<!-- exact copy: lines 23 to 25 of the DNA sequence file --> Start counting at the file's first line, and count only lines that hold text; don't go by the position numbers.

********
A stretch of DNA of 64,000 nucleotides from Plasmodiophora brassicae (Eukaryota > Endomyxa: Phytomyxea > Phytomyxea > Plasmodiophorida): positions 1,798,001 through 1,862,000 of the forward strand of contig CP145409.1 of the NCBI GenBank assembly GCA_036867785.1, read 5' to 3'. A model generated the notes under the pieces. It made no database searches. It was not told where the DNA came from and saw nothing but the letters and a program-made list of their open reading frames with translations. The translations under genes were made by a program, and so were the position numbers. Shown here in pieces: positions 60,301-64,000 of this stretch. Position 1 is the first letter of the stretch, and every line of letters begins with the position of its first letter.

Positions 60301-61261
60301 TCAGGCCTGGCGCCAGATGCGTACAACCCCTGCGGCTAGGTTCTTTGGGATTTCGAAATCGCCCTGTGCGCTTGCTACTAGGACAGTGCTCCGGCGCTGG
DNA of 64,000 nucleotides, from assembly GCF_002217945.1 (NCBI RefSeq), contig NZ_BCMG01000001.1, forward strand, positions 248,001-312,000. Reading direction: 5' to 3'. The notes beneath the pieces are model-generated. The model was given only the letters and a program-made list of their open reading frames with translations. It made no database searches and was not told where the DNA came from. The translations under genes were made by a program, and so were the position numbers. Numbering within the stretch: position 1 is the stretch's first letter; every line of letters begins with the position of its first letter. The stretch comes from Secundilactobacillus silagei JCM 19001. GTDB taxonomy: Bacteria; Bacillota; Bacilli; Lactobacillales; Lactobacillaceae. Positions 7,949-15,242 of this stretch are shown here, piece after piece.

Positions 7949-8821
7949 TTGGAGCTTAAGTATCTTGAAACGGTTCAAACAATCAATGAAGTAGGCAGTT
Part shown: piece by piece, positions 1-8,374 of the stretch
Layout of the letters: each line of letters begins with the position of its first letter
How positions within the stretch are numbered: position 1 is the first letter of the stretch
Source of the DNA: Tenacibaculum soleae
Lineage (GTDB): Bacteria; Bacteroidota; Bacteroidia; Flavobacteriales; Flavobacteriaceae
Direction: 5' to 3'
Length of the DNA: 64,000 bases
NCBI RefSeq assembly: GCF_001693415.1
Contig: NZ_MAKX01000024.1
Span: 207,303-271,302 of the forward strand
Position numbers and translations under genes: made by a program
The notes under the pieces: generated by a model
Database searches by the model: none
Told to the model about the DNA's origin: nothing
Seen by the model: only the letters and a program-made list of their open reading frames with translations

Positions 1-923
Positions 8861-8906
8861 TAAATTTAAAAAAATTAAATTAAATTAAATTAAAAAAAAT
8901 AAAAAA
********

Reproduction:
Positions 8861-8906
8861 TAAATTTAAAAAAATTAAATTAAATTAAATTAAAAAAAAT
8901 AAAAAA